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UAlbany Author: Christopher L. Pastore Explores the Interaction Between People and Nature

ALBANY, N.Y. (January 12, 2016) —Christopher L. Pastore, assistant professor in the Department of History, grew up on Narragansett Bay, and for him that large Rhode Island estuary is much more than a geological formation.

In Between Land and Sea: The Atlantic Coast and the Transformation of New England (Harvard University Press), he presents an environmental history of the Bay, beginning with the first European settlement in 1636 and ending with the dissolution of the Blackstone Canal Company in 1849.

“I wanted to know how, over the long sweep of time, the Bay shaped people, like it had shaped me,” says Pastore, “and how those people who lived there shaped the Bay in return.”

Pastore shows that, over time, they transformed what had been a broad coastal margin into a more clearly defined edge or “coastline.” This relentless push for “improvement” made the edge of the sea less resilient. The work ultimately calls on the environmentally-minded to rethink their notions of progress to include room for impermanence and uncertainty in the natural world.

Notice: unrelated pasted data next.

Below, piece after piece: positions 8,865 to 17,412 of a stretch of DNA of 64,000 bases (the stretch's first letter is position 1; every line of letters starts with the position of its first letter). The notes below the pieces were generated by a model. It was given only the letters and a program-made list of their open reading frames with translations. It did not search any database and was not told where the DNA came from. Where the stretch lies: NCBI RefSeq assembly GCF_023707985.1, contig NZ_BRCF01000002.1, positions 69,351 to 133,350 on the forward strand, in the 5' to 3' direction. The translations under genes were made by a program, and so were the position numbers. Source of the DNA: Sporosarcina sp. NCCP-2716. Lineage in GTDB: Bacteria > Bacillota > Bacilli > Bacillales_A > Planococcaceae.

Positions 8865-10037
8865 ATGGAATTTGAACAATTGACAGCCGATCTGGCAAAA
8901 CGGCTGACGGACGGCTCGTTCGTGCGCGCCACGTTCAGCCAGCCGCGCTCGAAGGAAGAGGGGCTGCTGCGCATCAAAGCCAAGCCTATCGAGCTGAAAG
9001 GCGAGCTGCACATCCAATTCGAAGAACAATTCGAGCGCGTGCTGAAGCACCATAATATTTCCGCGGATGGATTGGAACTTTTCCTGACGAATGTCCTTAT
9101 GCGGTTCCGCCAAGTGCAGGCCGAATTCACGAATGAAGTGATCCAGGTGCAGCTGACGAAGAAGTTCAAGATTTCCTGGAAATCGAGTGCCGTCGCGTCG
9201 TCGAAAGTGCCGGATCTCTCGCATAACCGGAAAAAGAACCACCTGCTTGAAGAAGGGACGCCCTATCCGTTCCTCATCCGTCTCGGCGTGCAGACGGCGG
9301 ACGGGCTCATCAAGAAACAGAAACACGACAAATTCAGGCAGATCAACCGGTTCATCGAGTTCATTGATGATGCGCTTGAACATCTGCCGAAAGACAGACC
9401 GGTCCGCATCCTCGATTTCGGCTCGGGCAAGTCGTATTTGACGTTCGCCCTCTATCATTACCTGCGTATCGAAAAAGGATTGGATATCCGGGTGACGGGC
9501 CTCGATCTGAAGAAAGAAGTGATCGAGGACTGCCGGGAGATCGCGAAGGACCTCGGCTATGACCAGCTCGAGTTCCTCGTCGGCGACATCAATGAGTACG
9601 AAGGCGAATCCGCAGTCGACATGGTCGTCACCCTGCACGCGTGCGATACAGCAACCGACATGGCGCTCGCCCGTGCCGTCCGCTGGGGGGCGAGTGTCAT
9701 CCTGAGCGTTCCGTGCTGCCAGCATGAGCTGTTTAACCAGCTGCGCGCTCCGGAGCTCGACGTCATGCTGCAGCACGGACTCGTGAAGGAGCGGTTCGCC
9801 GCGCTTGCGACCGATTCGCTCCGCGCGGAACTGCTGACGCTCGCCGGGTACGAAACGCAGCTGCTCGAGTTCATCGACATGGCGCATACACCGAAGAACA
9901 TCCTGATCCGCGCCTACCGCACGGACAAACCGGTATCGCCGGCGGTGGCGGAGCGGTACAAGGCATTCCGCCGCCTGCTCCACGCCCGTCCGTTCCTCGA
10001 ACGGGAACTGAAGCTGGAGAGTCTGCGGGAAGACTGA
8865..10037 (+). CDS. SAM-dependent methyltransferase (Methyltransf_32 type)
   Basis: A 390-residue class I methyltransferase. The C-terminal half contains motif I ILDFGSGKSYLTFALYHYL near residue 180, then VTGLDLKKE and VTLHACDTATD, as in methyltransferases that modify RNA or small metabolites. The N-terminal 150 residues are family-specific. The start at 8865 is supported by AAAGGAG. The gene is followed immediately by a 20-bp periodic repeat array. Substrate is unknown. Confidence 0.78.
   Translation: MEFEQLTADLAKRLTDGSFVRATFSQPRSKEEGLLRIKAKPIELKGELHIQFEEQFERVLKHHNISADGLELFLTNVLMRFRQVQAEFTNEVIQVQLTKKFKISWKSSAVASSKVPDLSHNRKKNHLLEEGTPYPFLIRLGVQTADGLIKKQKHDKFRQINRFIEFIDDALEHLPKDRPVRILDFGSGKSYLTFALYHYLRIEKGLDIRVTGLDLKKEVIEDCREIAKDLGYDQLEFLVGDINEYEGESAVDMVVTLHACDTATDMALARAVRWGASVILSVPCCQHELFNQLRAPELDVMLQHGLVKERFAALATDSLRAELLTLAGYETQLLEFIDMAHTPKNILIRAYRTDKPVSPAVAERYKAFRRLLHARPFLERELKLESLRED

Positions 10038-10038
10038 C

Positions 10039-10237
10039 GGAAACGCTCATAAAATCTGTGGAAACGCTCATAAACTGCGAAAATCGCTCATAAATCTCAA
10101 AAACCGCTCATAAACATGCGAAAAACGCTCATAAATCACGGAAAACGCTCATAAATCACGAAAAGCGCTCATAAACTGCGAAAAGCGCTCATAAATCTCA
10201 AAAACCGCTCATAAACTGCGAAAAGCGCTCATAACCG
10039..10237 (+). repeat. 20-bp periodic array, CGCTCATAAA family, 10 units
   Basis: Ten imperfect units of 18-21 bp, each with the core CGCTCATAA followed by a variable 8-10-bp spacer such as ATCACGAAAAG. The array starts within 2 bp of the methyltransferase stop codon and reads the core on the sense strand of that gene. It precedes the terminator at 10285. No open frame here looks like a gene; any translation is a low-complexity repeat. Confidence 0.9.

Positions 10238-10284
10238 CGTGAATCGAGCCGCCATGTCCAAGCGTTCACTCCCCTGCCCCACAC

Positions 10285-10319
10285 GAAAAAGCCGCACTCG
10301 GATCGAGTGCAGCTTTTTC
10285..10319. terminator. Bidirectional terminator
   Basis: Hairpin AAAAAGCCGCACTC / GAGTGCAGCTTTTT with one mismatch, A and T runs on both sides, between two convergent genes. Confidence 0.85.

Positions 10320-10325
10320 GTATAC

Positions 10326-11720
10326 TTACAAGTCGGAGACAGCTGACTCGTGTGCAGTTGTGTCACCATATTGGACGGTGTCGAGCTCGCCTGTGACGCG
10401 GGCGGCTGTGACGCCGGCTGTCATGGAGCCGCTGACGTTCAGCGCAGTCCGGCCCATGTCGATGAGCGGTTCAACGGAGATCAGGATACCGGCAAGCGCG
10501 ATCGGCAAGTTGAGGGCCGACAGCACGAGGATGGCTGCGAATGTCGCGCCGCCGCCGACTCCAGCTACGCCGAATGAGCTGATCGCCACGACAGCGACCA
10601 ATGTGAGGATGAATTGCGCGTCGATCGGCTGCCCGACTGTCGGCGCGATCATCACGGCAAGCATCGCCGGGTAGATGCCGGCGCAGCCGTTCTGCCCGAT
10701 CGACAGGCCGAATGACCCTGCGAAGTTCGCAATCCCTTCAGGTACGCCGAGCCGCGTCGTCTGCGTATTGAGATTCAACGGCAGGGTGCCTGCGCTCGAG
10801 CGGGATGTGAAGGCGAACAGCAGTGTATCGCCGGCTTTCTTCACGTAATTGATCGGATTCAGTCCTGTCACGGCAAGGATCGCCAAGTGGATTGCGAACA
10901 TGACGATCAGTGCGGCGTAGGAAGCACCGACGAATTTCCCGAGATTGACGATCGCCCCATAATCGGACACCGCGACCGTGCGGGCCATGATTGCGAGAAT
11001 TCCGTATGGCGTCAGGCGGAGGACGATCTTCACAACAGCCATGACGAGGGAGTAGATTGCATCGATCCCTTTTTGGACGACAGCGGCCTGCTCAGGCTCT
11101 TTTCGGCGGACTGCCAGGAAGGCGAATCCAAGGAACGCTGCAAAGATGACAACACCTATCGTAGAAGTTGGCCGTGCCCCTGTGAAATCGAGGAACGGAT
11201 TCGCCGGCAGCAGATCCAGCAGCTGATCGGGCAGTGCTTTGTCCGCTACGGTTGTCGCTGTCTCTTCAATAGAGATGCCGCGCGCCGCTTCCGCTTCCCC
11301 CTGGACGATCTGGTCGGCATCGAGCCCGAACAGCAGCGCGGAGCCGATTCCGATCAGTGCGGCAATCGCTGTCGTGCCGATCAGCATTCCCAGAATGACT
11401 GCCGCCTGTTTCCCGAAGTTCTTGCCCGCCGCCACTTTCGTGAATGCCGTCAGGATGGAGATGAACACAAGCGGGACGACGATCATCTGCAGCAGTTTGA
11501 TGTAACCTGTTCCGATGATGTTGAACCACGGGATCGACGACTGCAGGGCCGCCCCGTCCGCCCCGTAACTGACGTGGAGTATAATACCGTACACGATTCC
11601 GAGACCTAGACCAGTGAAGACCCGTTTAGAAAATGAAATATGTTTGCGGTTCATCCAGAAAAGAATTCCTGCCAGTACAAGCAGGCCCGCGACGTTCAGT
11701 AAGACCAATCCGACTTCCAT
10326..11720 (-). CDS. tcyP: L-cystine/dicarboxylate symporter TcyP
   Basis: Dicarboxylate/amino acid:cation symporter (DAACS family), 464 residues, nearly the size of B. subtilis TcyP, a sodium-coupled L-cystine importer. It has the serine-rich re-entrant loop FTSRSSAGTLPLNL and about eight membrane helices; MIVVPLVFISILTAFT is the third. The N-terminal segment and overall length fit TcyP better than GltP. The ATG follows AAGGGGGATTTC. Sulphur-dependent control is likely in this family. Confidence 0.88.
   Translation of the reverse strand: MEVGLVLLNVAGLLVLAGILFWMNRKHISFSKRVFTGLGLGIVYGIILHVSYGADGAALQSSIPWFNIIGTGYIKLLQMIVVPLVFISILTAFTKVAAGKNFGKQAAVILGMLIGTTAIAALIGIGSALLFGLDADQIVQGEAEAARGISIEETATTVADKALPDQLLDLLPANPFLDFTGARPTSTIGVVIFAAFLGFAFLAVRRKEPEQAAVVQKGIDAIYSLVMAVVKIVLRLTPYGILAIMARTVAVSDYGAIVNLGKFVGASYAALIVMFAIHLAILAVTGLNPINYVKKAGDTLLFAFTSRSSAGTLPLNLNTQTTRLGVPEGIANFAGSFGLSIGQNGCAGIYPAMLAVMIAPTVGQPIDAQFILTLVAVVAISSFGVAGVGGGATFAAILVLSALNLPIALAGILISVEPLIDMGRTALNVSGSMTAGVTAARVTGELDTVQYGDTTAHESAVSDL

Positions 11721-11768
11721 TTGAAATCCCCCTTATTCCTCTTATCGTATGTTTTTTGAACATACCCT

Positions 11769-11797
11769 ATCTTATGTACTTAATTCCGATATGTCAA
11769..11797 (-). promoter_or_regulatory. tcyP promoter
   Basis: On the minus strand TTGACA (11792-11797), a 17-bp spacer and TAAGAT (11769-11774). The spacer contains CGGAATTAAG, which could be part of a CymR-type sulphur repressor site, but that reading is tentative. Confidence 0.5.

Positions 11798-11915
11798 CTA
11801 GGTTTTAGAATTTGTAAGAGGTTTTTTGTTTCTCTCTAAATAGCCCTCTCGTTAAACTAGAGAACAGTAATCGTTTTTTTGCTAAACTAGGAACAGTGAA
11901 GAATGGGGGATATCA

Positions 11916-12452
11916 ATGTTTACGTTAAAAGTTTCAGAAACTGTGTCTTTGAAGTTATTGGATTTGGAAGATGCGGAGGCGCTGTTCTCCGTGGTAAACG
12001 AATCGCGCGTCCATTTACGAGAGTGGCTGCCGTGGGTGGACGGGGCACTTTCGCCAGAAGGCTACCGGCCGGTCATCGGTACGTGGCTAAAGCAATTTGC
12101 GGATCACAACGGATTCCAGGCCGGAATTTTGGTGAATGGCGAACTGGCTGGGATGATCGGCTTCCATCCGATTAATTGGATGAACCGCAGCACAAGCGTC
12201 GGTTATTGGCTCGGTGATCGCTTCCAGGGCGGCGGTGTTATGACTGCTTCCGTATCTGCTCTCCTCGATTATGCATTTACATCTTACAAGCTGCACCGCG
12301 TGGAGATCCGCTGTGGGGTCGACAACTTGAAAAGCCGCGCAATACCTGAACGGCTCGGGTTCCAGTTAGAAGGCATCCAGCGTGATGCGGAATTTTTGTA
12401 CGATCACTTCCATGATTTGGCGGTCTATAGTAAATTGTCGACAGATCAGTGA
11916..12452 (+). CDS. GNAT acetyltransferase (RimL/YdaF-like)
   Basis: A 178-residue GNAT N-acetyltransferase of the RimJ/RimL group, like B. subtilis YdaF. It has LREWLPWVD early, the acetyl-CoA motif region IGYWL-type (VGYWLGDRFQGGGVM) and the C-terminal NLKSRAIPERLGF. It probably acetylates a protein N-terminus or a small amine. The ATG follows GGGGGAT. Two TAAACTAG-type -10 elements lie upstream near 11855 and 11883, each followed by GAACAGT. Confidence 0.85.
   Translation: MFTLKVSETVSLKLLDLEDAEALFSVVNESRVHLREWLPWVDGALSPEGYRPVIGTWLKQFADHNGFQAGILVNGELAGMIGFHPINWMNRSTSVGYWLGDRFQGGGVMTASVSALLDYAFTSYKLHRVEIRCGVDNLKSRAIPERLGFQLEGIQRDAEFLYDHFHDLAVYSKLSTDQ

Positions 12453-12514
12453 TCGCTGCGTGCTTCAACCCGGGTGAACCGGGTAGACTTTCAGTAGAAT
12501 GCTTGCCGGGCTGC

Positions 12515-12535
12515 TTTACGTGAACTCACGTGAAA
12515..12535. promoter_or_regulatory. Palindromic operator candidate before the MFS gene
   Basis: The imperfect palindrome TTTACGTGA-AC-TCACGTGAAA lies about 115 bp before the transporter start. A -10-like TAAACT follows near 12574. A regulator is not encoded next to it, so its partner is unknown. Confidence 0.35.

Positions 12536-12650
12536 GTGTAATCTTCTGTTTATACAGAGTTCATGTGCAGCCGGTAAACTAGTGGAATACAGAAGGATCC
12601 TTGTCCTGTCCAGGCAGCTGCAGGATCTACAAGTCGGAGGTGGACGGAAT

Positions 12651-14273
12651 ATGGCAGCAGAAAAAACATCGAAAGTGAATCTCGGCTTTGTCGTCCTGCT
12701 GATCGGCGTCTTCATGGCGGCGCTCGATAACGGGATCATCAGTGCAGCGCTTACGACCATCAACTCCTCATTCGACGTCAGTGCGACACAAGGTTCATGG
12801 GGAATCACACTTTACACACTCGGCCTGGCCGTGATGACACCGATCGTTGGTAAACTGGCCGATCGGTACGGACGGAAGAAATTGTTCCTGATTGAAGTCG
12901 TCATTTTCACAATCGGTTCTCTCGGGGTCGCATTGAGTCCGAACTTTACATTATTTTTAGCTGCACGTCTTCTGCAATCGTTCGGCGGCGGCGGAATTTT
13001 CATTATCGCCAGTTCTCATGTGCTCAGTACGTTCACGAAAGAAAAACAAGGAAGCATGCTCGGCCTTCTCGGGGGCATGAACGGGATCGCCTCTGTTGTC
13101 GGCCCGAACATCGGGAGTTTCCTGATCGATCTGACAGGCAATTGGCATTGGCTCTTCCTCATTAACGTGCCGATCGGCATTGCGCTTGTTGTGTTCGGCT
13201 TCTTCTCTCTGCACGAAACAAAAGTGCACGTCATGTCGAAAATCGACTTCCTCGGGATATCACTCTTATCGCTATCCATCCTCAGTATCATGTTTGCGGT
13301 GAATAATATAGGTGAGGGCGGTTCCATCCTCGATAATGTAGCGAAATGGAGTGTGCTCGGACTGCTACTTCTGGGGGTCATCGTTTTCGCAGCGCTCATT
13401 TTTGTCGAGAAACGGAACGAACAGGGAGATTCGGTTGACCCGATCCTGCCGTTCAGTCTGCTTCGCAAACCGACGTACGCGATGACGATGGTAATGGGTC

Between Land and Sea earned Pastore a spot on the shortlist for the Turku Book Prize, awarded by the European Society for Environmental History to the best book in environmental history. Since the work’s release in 2014, he has co-edited Unruly Environments, a special issue of the journal Rachel Carson Center Perspectives. It included his essay, titled “Line in the Sand: The Promises and Perils of Ordering the Ocean’s Edge.”

Building on ideas covered by the book, he has delivered 18 talks to public and university audiences. His next lecture and discussion on coastal environments will be held this Thursday at the Sea Education Association in Wood’s Hole, Mass.

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